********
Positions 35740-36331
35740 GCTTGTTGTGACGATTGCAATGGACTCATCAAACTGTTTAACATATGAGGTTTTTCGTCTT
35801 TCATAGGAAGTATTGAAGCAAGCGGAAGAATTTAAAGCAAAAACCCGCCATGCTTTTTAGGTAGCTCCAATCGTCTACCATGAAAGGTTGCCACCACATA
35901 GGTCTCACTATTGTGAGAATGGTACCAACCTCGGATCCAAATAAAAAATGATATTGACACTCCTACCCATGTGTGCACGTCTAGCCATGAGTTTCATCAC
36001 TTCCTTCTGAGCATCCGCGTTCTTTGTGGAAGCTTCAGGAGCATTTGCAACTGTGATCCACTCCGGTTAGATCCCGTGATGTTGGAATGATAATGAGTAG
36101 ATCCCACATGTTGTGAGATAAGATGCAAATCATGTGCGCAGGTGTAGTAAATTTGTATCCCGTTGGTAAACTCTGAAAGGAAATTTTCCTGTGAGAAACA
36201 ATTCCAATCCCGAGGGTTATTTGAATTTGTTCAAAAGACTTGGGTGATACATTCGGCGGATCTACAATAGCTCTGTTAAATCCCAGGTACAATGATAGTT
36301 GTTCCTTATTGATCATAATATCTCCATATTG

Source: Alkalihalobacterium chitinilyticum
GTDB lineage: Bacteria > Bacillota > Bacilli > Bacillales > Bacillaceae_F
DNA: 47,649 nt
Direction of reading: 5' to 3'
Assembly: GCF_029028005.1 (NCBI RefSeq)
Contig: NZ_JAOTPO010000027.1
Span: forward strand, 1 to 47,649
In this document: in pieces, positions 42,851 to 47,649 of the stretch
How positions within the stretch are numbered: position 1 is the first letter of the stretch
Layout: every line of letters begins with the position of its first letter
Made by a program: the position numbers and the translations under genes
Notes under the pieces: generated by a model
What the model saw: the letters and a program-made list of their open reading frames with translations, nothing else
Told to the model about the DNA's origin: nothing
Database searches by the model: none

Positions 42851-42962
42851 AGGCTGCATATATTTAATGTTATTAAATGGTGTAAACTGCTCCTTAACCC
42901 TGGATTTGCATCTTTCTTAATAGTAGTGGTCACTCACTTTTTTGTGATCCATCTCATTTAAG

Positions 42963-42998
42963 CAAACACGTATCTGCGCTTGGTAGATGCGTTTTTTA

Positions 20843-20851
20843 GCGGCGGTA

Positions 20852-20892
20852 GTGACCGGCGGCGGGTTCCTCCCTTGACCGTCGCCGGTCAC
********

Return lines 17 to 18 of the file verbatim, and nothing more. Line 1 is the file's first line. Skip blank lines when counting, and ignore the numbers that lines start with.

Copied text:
How positions within the stretch are numbered: position 1 is the first letter of the stretch
Layout: every line of letters begins with the position of its first letter